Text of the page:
>Markets in Shanghai

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We visited the “antiques” market, the Jiangyin Lu Bird and Flower market, the Yuyuan Gardens and Bazaar, and a wet market (fish, vegetables, etc.), in Shanghai. The Chinese are attached to both birds and crickets as pets. Men own crickets that fight each other. Ruth ended up going home with two VERY heavy ceramic ducks for her garden that we then dragged across China and back to Hong Kong–these were the ducksters. We practices our negotiating skills.

>The Bund and other street life

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Always a reminder here and there of the status of governance in China.


Coal barge–a reminder of China’s dependence on coal-burning plants.



We arrived on the Bund about 8:30 a.m. and soon more and more people arrived just to walk along the river.






Older, classical buildings line the Bund and remain major financial corporation buildings.


Karis and Annemaria


Exercising in the parks in the morning, typical all over China and Hong Kong. We went through one park and there were many different groups–ti chi, swing dancing, fan dancing, jazz, etc. You have to walk through and around all the different collections of people.



The Pearl Tower is a symbol of Pudong–the east side of the river which was all fields until not too long ago, and Shanghai’s renaissance.



One of the most beautiful places in Shanghai is along what is called the Bund. Originally this was a towpath to pull barges of rice and it gets its name from the hindi work “band” which means an embankment. This is now a newly renovated two kilometer walkway along the Huangpu River. This river, which goes through the center of the city, empties into the Yangzi just to the north of the city. The Bund and many parks are all being spruced up and redone to make the city more livable, but also because it is the site of the World Expo which opens in May. The controversy is that the US did not have a good pavilion planned until very recently, so it was becoming quite an embarrassment.

>Edible Shanghai

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Cooking class. Karis refused to de-bone her chicken.


This is for roasting the tea at a very low temperature.


Our tea merchant and instructor on teas. After we tried a tea, the rest of the tea was pored over a three legged pottery frog on the tea table for good luck. The tea table drains to a bucket
underneath the table so water and tea can be pored right onto the frog and then in drains away.

The stems are being separated from the dried tea leaves.

One of the highlights of the tour, for me, was the visit to a tea wholesaler mall. We spent quite a bit of time in one of the stores where we were treated to a variety of teas and told about them, how to make them, and introduced to the proper way to make tea. Almost all of them were good for dieting 😉 We left with some very good tea of the varieties that we liked.


At this street vendor, you pick out the vegetables and then they cook up a soup for you.

OK–so Kentucky Fried Chicken was not on our tour, but we did see the bike delivery packs.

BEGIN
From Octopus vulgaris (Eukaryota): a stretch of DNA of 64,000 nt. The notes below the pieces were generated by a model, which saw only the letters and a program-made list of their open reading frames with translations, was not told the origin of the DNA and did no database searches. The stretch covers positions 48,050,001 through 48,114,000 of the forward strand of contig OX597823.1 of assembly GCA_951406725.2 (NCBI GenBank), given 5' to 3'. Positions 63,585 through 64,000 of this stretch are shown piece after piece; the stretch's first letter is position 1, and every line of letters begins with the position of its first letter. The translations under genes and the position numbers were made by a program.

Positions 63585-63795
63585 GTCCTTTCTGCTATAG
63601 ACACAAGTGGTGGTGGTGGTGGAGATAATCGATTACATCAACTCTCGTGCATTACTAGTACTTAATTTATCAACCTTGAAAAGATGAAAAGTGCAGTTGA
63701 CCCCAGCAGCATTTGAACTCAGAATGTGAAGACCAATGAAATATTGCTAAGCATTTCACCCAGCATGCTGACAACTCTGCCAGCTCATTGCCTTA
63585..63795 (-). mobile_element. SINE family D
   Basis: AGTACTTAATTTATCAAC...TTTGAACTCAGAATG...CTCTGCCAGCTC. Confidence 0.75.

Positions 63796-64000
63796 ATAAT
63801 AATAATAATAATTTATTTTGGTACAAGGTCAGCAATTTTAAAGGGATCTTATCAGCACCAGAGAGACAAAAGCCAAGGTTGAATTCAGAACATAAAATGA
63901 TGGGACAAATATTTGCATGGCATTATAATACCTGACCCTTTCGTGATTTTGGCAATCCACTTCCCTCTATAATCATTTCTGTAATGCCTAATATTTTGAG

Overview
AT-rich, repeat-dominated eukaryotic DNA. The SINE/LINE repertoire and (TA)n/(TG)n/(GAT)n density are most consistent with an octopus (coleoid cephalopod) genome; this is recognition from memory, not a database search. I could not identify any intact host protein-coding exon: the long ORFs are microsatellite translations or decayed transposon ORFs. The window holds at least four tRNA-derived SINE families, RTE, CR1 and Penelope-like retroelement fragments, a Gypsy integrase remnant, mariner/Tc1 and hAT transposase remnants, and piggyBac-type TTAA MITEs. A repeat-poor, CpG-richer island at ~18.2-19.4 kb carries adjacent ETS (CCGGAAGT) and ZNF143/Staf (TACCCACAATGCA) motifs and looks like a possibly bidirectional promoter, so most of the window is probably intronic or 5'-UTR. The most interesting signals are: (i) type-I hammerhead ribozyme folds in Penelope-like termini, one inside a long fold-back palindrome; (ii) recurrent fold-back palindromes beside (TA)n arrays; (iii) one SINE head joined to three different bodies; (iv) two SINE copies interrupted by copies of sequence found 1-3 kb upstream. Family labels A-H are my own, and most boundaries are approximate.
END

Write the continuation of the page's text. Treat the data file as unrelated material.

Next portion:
These were really good!


This man is making noodles. He has a thick piece of dough and all of a sudden he spins it and twists it and it turns into thin noodles. You see some of the cooked noodles we then ate.




These are a typical breakfast–think dough with egg and sauce.
Looks like dumplings, but we ate so many places, I can’t remember!

These are called Beijing pizzas.



We went on an “edible Shanghai” tour which involved trying the food of local street vendors all day long! And we finished with a cooking class. This was a great way to get a feel for the city and local hangouts.

>Shanghai

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House in the French Concession are of Shanghai


Japanese style housing






Traditional Chinese housing is constructed in blocks where stores are located on the outside of the city block and then alleys lead into the center with apartments off the alley. Often shared kitchens and washing areas are in the alley.



This is older housing that has been renovated and turned into upscale commercial use–especially western restaurants.


Traditional, lower density buildings in the midst of the newer high rises.

Here are older buildings being torn down–hopefully enough of them will be maintained to keep the historic flavor of the central city.












Individual bricks wrapped to be carried by workers.

We recently spent 3 days in Shanghai. It was an interesting contrast after being in Hong Kong for 3 months, since Shanghai is considered a very westernized Chinese city, like Hong Kong.

One of the most striking differences is that Shanghai has maintained more of its colonial/western buildings as well as more of the traditional Chinese housing. This means that its central area has regions of much lower density than Hong Kong. However, as you leave the central, older city, the newer built-up sections are all high rise buildings. Shanghai is also built on a river delta so that it is possible that high rise buildings can’t be build just anywhere because of the loose sediments that under lie much of the area.